February is a quirky month. Unlike the other months in the year, it doesn’t have 30 or 31 days. It doesn’t fit the pattern the other months share of alternating between those two numbers. Nope, not February. It’s the shortest month of the year with 28 days, except in Leap years when it has 29. You’d think it didn’t really belong there in the calendar but surprisingly, it fits right in and proclaims itself the month of love. It embraces its uniqueness with celebration and teaches us that you don’t have to be exactly the same as others to belong.
And why is that important?
Because, belonging is a double-edged sword. We all want to fit in — to belong — and to do that we need to find others who accept us as we are. Yet at the same time, we need to accept ourselves first or we can never truly feel that others do. Belonging starts within us. What we believe about ourselves is reflected back to us like a mirror.
According to Dr. Abraham Maslow, an American psychologist and professor best known for creating Maslow’s hierarchy of needs, belonging is a fundamental human need leading to self-actualization, or the fulfillment of one’s potential. More simply, belonging is a sense of place within a community — whether that’s our family and friends, our coworkers and classmates, or our state and country. It’s feeling as though our insights and contributions to the group are heard and valued, that what we do is appreciated, that we matter. It’s what allows us to be our true, authentic selves.
Belonging influences behavior. If we feel connection and inclusion, we’re more likely to be engaged and motivated, which leads to success and happiness. By creating a supportive environment where others can feel this sense of belonging, we can improve performance and increase retention. We can foster better relationships, collaboration, and problem solving. We can also prevent feelings of isolation, which is especially important in today’s digital climate.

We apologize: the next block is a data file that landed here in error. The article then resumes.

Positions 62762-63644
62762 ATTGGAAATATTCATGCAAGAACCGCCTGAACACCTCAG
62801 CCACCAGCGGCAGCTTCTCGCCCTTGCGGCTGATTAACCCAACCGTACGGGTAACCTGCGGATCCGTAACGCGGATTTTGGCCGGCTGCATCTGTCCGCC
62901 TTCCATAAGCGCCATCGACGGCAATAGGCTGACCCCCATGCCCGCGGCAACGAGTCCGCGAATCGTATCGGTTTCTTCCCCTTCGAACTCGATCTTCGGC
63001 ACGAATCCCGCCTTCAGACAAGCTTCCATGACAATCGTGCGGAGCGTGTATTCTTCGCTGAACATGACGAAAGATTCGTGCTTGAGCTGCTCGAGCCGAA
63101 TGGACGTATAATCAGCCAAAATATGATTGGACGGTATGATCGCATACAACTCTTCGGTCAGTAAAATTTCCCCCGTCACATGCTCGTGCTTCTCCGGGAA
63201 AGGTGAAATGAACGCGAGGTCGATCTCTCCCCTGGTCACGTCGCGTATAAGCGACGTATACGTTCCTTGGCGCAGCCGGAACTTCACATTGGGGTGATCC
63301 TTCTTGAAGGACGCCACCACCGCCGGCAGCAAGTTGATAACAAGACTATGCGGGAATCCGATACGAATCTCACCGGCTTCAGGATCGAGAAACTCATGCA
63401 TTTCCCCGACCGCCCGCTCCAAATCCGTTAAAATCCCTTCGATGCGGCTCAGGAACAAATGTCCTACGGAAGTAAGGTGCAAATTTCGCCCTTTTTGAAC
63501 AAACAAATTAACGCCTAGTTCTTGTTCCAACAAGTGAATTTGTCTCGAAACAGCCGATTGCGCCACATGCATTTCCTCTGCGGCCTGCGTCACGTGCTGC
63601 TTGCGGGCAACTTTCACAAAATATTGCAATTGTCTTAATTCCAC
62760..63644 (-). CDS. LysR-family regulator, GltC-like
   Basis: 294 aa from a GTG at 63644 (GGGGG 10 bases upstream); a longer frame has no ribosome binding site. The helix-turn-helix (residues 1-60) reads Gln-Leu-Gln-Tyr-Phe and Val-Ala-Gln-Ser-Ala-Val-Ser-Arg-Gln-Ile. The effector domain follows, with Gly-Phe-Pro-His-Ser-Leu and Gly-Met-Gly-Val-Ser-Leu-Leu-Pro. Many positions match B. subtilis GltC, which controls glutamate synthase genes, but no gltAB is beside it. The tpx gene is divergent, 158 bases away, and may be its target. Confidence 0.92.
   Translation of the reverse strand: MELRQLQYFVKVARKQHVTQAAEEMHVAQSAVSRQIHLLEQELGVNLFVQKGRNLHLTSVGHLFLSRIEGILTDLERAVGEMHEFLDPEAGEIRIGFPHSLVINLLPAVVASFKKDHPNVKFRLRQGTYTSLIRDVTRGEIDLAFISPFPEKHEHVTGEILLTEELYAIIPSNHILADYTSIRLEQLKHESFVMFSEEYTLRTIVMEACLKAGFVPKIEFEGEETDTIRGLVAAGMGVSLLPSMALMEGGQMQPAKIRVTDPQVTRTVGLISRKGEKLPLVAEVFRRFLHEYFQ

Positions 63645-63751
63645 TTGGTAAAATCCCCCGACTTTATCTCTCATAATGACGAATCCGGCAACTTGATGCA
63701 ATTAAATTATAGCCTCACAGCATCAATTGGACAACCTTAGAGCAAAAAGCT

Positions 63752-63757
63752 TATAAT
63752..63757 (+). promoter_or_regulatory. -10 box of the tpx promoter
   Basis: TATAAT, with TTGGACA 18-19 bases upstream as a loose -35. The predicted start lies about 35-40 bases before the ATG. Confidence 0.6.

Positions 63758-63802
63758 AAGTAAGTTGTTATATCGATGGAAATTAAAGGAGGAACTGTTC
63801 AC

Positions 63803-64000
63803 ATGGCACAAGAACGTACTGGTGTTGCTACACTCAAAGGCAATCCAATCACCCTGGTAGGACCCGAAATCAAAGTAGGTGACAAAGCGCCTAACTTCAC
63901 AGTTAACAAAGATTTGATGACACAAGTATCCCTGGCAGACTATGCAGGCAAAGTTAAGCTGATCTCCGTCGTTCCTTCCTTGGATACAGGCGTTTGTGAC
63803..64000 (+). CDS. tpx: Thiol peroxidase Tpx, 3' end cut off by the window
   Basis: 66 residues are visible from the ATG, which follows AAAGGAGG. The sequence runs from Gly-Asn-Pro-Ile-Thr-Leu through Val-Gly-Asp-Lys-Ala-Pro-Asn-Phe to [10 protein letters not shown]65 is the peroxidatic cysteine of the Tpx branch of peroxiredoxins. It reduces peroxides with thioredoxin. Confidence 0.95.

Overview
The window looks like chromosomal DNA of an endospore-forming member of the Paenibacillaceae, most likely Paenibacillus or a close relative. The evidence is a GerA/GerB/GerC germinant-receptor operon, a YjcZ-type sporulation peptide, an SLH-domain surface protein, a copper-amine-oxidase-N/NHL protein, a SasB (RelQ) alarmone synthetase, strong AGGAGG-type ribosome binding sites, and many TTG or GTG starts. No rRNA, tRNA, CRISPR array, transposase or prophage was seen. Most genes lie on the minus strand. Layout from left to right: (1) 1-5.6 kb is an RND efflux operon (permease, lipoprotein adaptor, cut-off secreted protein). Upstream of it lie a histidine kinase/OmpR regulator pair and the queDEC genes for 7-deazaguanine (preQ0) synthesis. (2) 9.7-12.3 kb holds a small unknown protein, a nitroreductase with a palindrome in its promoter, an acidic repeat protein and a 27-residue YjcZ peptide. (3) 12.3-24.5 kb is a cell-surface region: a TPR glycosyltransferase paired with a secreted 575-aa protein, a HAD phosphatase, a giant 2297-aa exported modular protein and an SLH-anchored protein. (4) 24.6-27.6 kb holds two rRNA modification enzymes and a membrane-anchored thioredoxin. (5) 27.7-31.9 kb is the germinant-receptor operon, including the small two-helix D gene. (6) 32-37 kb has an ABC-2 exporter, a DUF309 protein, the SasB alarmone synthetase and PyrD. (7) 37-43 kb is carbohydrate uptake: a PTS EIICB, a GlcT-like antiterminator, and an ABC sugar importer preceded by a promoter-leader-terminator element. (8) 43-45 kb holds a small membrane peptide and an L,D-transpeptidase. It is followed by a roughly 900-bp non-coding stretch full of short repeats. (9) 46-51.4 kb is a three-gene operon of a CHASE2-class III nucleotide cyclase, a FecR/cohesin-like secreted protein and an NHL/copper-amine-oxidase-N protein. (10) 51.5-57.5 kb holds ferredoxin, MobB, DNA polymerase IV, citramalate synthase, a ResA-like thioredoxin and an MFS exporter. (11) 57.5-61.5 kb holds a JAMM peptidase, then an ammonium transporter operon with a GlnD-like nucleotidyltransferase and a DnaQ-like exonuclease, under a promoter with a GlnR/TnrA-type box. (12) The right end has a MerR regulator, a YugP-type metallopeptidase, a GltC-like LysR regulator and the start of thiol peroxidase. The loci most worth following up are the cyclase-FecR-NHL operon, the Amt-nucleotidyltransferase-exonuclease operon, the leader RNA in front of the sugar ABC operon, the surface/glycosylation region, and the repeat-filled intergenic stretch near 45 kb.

By cultivating a sense of belonging in our schools and workplaces, we can empower students and staff to be agents of change. We can create a place where students and staff want to be and where they encourage others to join them.
Creating a Sense of Belonging
The biggest component to belonging is acceptance, both of ourselves and of others. Here are some tips to creating acceptance and belonging:
Be aware of word choices: Words are powerful. Make sure the ones you use are full of positives and let the negative words fall out of use. For example, instead of saying “I don’t belong,” say “I belong as much as anyone else.” Say “I can” or “I will in time” instead of “I can’t.”
Cultivate self-acceptance: Learn to like who you are and what your strengths are. Teach others to do the same. Find the good in your biggest rival, regardless of how small it seems — a bright smile, a snappy outfit, a brilliant idea, a quick wit. These seemingly insignificant things add up and influence our perspective toward positivity.
Create connections: Bring people together and find common ground, whether it starts as something trivial like favorite colors and activities or something bigger like social and political causes. Think about how your teams are structured and what each person can bring to the table. Create open dialogue to focus and build on those connections.
Recognize efforts, skills, and achievements: Acknowledging accomplishments helps others feel valued and respected. Highlighting strengths motivates people to bring those skills to the work at hand because they know they are appreciated.
Request feedback: Inviting others to share their opinions gives them a voice. It asks for their perspective and requires you to listen. Use grace when giving and receiving feedback. Be open to other points of view, share ideas, and collaborate on problems so that students and staff feel confident in expressing themselves freely.
By implementing a sense of belonging, you create growth and opportunity. Individuals can see how the work they do impacts their job and community, which encourages engagement and further contribution leading to the success of the organization.
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